verb (used with object), sur·prised, sur·pris·ing.
- surplus value,
- surprise party,
- surprise symphony,
- to come upon unawares.
- to astonish; amaze: The amount of the donation took us completely by surprise.
Origin of surprise
Examples from the Web for surprised
For his part, Bratton is disappointed but not surprised that the same narrative is already being mapped onto Fry and Spencer.Freaking Out About Age Gaps in Gay Relationships Is Homophobic|Samantha Allen|January 9, 2015|DAILY BEAST
And finally, this is who most of our political press is—gullible enough to be surprised by either of the first two.
I wouldn't, but I also wouldn't be surprised if Patriots fans didn't properly comprehend the mechanics of sex, either.‘A Gronking to Remember’ Speed Read: 8 Naughtiest Bits|Emily Shire|January 7, 2015|DAILY BEAST
None of this would have surprised Kolko, who died earlier this year, or Buchanan, who died in 2013.
He was surprised that the central bank did not understand that.
Another thing I was surprised at was the way they go at football here.Quarter-Back Bates|Ralph Henry Barbour
He had written to Maggie, and been surprised and hurt to receive no reply.Bob, Son of Battle|Alfred Ollivant
I'm surprised at you, Miriam, when you know how dear mamma would have forbidden it.The Wild Olive|Basil King
He evidently expected me to be surprised at this, and I was surprised.Once Upon A Time|Richard Harding Davis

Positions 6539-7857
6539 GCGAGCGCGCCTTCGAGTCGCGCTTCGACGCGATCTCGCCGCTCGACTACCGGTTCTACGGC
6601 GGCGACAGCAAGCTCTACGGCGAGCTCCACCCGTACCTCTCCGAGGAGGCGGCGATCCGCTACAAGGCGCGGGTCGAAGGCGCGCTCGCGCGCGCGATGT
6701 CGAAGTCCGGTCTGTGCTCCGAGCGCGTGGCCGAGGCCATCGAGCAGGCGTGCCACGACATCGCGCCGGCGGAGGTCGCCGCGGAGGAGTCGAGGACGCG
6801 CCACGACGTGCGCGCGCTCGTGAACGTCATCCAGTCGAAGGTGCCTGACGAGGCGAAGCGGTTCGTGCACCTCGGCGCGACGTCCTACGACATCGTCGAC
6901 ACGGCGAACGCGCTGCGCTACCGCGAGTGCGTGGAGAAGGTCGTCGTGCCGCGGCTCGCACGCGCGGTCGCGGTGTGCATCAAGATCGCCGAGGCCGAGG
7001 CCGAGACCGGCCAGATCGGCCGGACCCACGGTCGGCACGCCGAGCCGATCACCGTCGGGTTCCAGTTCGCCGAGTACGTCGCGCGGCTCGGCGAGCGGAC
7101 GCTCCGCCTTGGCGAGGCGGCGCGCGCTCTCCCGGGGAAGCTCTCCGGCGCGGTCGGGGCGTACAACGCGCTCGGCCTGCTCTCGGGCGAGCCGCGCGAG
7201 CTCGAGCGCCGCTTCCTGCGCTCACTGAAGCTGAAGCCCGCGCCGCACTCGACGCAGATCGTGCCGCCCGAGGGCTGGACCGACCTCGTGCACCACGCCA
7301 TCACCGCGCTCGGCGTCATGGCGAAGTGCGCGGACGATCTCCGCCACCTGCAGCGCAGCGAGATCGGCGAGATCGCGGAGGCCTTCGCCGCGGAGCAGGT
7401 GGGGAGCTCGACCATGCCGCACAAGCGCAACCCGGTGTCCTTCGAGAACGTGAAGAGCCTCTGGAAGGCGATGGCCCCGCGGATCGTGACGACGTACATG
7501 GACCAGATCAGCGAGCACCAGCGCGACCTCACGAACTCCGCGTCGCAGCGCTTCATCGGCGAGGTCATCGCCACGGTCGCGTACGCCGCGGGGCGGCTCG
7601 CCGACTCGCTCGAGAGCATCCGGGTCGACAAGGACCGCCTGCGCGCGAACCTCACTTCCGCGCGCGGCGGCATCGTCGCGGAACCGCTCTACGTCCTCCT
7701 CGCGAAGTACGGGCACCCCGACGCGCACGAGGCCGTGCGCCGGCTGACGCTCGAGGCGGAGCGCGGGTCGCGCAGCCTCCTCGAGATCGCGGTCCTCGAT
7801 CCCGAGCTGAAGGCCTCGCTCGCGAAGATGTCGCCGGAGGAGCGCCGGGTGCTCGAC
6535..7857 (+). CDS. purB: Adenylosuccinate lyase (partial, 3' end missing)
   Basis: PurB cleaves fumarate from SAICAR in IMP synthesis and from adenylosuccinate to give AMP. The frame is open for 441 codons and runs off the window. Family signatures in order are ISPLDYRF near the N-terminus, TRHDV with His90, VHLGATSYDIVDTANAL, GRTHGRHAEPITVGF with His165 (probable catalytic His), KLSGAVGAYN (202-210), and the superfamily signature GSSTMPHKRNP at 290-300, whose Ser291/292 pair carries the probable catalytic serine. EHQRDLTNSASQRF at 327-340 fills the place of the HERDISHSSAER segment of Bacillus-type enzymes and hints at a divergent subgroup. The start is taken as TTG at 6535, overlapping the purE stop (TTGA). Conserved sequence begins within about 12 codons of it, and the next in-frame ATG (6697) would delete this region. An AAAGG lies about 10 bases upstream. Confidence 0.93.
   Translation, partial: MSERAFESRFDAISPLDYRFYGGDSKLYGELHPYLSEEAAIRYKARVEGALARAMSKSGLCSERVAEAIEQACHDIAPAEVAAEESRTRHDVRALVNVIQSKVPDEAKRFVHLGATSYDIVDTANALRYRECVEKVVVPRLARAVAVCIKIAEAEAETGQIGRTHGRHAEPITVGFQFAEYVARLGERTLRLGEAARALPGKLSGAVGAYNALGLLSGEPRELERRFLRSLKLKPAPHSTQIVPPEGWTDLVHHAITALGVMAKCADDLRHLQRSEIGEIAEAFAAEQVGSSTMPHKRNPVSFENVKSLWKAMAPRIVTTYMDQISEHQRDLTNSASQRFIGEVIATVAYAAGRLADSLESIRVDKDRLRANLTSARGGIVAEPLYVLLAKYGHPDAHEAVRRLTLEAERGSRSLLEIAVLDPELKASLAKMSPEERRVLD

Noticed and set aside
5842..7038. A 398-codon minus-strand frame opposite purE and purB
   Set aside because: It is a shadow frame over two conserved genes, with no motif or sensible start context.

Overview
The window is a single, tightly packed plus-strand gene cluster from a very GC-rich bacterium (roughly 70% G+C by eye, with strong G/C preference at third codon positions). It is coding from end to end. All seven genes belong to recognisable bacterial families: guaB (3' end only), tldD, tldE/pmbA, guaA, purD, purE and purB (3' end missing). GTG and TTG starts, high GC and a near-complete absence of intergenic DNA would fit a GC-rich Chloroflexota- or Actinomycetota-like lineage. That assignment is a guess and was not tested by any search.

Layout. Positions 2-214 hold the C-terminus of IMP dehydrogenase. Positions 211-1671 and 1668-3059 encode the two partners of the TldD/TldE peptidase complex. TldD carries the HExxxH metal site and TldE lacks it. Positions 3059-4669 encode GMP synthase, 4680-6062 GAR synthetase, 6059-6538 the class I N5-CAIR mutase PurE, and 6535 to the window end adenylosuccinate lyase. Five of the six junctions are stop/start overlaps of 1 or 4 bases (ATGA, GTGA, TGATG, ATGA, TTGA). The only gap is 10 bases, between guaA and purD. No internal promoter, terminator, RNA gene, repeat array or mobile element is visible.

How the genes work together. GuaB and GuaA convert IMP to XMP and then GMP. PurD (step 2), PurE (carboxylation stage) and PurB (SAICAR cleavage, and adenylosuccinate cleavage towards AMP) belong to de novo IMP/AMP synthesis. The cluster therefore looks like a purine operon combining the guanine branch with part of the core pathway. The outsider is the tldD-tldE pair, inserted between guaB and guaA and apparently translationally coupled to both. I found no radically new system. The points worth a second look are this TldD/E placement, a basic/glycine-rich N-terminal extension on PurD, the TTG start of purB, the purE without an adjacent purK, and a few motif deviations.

Surprised, for the moment frightened, the broncho sprang to his feet—paused irresolute.Where the Trail Divides|Will Lillibridge
- to come upon suddenly and without warning
- to capture unexpectedly or catch unprepared
- to astonish; amaze
Word Origin for surprise
1610s, "attacked unexpectedly," past participle adjective from surprise (v.). Meaning "excited by something unexpected" is from 1882.
late 14c., "unexpected attack or capture," from Middle French surprise "a taking unawares," from noun use of past participle of Old French surprendre "to overtake," from sur- "over" (see sur-) + prendre "to take," from Latin prendere, contracted from prehendere "to grasp, seize" (see prehensile). Meaning "something unexpected" first recorded 1590s, that of "feeling caused by something unexpected" is c.1600. Meaning "fancy dish" is attested from 1708.
A Surprize is ... a dish ... which promising little from its first appearance, when open abounds with all sorts of variety. [W. King, "Cookery," 1708]
Surprise party originally was a military detachment (1841); festive sense is attested from 1858.
see take by surprise.